Why I kept my last name

Lindsay McMullen

I took my husband’s hand in marriage, but not his name.

When I was planning my wedding, my mom joked that I wouldn’t be changing my name because if I did, she would disown me.

I came at changing my name from a different angle from many people. My mother and her friends kept their names. As a child, this never fazed me. Mom and Dad had different first names and different last names, and that made sense. My mom was more involved at my school than Dad, so no one was confused about who my mom was, or why she didn’t have his name (actually, they gave him her name, calling him Mr. Nancy).

So when my fiance and I were swept up in wedding planning during our five-month engagement, I wasn’t expecting so many people to ask me if I’d change my name. Maybe they expected me to be more “traditional” since I’m religious, or they remembered my mom hadn’t changed hers.

I kept my name. It felt wrong for me, someone who loves the name I’ve had my whole life, to give it up. Plus, while this choice remains overwhelmingly gendered, I felt it was a feminist statement, something that mattered to me.

The problem was, everyone who asked only ever asked me. As much as we like to believe equality reigns—and legally any party can change their name in a marriage—it didn’t seem to occur to anyone that my husband could change his name.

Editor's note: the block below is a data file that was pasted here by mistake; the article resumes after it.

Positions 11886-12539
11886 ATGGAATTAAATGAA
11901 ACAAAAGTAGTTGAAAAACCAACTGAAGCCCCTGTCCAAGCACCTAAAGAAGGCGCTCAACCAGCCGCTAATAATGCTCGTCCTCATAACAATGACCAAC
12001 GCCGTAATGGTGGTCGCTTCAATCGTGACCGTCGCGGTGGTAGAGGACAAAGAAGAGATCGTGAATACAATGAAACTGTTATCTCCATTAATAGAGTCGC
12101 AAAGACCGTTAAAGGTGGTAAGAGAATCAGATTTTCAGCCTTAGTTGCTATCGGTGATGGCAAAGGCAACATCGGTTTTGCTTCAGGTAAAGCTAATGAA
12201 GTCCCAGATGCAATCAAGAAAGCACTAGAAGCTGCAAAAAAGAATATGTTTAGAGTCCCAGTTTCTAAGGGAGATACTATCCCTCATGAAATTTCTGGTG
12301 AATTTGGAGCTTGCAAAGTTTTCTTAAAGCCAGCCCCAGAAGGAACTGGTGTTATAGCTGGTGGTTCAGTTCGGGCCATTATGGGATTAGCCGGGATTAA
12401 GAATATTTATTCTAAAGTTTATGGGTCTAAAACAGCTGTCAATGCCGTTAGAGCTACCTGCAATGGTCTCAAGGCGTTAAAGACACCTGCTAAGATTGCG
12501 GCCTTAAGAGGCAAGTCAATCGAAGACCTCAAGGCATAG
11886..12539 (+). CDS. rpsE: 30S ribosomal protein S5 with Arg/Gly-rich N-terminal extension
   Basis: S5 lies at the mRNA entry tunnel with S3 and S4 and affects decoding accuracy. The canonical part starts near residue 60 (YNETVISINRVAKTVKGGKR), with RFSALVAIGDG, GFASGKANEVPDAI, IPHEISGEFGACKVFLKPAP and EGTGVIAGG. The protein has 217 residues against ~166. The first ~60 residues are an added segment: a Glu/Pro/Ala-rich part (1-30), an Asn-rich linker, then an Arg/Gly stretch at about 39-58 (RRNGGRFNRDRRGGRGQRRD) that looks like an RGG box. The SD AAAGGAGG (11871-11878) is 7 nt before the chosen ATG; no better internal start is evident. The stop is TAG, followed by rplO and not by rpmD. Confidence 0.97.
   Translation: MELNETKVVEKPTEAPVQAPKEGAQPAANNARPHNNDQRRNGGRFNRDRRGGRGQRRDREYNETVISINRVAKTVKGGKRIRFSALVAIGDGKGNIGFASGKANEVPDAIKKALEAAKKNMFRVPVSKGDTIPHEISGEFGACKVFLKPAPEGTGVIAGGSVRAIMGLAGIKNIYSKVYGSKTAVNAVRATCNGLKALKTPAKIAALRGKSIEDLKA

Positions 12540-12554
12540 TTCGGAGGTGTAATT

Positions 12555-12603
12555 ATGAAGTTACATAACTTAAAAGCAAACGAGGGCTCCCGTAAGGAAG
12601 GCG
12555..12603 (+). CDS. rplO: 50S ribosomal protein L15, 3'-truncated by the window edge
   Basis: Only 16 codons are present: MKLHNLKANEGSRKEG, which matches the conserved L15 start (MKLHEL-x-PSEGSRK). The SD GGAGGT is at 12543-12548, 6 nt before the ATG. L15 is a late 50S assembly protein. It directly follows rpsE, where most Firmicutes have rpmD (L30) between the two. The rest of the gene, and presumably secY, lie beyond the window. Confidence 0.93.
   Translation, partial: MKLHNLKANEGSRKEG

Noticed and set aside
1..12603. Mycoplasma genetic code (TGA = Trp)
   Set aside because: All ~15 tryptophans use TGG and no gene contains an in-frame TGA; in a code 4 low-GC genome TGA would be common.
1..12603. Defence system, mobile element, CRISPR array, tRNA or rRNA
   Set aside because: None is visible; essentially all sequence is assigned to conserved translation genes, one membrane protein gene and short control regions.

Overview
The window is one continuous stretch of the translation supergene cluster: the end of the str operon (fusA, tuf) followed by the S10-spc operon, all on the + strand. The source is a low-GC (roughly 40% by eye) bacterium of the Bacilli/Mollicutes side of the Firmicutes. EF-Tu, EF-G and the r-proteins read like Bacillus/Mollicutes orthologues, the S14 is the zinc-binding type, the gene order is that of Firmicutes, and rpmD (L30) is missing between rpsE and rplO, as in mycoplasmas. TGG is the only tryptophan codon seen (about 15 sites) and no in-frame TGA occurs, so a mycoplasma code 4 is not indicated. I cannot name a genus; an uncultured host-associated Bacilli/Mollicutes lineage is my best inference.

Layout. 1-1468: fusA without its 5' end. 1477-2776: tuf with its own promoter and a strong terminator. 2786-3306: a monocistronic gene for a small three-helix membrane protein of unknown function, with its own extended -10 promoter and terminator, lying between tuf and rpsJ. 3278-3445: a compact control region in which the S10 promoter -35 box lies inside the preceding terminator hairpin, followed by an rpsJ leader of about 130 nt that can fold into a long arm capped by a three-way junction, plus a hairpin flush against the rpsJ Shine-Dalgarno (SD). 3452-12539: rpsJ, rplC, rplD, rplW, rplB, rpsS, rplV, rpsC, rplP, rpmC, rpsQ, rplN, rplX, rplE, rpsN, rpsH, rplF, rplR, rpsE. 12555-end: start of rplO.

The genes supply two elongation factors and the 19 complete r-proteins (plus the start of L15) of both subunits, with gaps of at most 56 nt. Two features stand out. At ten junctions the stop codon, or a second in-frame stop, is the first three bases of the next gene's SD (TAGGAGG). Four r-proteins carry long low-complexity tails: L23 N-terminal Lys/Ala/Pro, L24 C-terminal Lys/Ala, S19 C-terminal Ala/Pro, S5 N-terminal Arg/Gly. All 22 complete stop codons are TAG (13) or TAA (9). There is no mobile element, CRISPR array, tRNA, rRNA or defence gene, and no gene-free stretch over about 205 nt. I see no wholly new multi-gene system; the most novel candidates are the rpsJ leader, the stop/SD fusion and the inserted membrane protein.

And that bugs me, honestly.

First of all, there’s nothing wrong with having a different last name from your partner. No, you won’t confuse your future children. I grew up with parents with different last names, and it never upset me, or hurt my view of marriage (I was married at the statistically average age of 27).

No, we are not less committed to one another. And yes, we feel like a family. We combine our last names in a portmanteau to give us a family name we use informally: Briggbeck. Is this necessary? Not at all. Is it fun and unique? Absolutely. (It was our wedding hashtag! It’s our family email address!)

For some people, having a united family name is really important, and there are many ways to go here; either party could change their name, some people create new names and some find a common last name in their genealogy. But those aren’t the options you find discussed in the wedding Facebook groups. It still falls to women. And that pressure is a problem.

When you get married, you are creating your own family. As you plan a wedding together with your partner, you make choices that reflect who you are as a couple, but you also make choices about the family you’re starting.

So it’s important to consider deeper significance of your choices as you plan your wedding. Invite lists ask, “Who is important to your future together?” Registries ask, “What will family dinner look like day in and out?” Writing a ceremony asks, “Which readings describe the path you’re setting out on?” Name change is one decision, important like any other. Don’t ignore its past or current cultural significance. Consider those and learn what it means to you both.

And no, we haven’t decided what last name we’ll give our kids some day. But we have a lot of options to consider.

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